Sunday, September 26
10:52 PM

Oman: A cricketing destination

14 Jul 2021 By ASHOK PUROHIT

Oman Cricket chairman Pankaj Khimji confident that the sultanate will become a sought-after cricketing venue in near future

His mobile phone rings endlessly. Suggestions and instructions are delivered on the phone throughout the day. One meeting follows another and he hardly breaks a sweat despite the searing summer heat in Muscat. Amid all the meetings and hectic calls, there is glint in his eyes and smile on his face at the mention of the ICC Men’s T20 World Cup Qualifiers being awarded to Oman.

And why not! Being chairman of Oman Cricket (OC), Pankaj Khimji has been the force behind the success of the game in the sultanate and has played a pivotal role in the latest 

Bradmanesque achievement of the OC. Hosting the T20 World Cup Qualifiers, which are scheduled to start on October 17, by an Associate nation along with fellow Associate, UAE, is expected to catapult Oman into a different orbit of cricketing destinations and Pankaj seems determined to make the most of it.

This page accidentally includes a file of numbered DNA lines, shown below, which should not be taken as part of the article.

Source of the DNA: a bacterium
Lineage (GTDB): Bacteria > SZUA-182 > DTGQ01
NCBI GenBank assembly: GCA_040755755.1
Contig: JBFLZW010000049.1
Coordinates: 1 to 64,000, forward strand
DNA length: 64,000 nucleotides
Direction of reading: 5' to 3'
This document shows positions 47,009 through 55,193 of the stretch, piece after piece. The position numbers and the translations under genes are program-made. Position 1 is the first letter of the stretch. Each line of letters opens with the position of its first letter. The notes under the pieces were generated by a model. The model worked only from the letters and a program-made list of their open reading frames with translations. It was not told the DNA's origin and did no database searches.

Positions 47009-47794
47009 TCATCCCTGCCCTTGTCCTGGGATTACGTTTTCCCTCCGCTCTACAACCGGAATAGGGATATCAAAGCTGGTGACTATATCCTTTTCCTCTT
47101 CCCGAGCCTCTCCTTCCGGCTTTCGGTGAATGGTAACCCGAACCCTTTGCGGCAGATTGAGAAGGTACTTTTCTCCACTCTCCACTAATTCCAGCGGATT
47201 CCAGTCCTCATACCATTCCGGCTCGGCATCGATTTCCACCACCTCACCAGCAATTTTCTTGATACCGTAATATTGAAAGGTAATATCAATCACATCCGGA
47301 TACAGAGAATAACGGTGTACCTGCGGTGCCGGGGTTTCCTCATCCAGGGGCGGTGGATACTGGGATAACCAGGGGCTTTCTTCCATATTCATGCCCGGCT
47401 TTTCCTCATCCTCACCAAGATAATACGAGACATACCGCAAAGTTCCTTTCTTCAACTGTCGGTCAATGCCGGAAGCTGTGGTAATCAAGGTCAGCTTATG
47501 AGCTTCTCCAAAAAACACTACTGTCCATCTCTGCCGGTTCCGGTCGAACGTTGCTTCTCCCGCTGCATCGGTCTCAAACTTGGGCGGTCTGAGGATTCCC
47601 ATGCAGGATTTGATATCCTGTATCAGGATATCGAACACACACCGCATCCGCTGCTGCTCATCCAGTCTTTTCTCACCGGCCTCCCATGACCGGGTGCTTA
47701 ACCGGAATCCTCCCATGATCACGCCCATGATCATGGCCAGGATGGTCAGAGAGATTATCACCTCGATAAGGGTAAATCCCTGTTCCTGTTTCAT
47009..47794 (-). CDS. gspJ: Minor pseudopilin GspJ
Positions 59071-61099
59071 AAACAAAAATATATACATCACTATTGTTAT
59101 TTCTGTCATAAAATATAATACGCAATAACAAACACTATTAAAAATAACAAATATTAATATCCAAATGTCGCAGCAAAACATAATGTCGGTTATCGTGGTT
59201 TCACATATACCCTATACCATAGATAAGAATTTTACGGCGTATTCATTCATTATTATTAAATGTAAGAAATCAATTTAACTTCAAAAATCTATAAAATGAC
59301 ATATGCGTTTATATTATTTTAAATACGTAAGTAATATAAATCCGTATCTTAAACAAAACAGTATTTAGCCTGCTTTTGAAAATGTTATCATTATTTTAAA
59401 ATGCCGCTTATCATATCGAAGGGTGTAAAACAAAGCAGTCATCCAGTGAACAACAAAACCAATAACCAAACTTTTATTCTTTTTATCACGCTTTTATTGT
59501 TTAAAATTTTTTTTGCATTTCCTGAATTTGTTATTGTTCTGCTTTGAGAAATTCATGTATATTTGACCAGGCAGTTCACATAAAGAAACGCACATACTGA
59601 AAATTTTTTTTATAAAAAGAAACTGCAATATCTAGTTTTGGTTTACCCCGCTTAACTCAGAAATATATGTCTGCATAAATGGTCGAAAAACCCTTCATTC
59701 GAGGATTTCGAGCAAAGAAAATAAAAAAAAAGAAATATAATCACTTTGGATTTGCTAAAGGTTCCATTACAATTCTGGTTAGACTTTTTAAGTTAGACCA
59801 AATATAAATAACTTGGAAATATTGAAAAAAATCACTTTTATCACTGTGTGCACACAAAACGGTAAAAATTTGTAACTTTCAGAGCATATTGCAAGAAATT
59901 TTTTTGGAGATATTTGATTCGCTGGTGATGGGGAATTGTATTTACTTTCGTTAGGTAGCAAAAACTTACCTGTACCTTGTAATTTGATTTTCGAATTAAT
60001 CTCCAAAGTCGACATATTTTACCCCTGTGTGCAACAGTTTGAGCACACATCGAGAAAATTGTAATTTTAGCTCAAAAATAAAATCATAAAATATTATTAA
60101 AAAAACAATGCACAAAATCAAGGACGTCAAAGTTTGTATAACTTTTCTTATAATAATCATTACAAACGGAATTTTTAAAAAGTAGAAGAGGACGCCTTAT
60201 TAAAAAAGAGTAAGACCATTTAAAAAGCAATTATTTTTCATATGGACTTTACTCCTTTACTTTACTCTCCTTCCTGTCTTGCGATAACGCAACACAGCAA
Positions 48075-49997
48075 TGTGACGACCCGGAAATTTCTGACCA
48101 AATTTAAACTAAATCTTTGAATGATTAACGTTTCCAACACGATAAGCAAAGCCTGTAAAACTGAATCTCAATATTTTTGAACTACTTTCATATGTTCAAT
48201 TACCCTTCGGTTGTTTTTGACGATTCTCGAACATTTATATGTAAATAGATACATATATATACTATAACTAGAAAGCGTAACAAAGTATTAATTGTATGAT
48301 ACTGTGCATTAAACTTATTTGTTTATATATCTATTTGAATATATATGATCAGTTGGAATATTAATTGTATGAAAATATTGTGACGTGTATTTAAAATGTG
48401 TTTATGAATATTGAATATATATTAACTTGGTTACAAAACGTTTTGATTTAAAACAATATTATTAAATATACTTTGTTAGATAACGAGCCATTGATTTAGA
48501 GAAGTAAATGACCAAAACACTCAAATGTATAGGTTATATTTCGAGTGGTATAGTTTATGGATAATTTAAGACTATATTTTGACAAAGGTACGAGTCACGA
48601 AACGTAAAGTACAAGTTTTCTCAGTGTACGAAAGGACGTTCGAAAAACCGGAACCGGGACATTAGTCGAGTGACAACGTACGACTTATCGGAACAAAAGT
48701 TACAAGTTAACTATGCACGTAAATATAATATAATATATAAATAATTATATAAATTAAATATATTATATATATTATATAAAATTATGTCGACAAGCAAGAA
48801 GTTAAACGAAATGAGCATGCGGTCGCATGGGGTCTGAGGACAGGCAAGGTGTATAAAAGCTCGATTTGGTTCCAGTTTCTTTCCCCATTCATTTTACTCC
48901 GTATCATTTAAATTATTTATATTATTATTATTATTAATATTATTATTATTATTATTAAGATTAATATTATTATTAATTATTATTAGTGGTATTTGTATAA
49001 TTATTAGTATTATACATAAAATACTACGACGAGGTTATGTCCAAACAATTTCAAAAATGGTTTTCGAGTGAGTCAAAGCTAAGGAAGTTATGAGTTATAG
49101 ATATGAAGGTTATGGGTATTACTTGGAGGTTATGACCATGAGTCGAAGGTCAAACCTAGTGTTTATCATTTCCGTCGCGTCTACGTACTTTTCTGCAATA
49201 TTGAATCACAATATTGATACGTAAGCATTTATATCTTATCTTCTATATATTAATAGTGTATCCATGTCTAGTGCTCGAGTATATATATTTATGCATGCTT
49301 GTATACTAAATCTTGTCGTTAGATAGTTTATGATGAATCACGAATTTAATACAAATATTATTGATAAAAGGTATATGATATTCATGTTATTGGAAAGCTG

In a wide-ranging interview with Muscat Daily, Pankaj spoke of the joy of T20 World Cup coming to Oman and revealed that a top Test-playing nation is likely to come to Oman for a preparatory camp ahead of the T20 World Cup. 

“We want Oman to become a top cricketing destination. That is our long-term ambition and we are now on the right path to achieve it,” he said.

While the recent developments of cricket in Oman has been encouraging to say the least, the strong support the game has received from His Majesty Sultan Haitham bin Tarik, who has been OC’s patron-in-chief, and the previous OC chairman and Pankaj’s father, the Late Kanak Khimji, laid the ‘foundation of where we have reached today’.

 

 

The idea and how it materialised

According to Pankaj, it was not too long back when the thought of hosting a ‘TV tournament’ came to his mind. “We have been hosting T20Is and even ODIs as part of the World Cricket League over the past couple of years. But it was the Oman Cricket Academy Ground accreditation as a Test venue by the ICC this January that changed my thinking,” said Pankaj.

“I decided that it was time to go big. When the next IPL [Indian Premier League]  was going to be played in the region, I would try to get four-five games to Oman.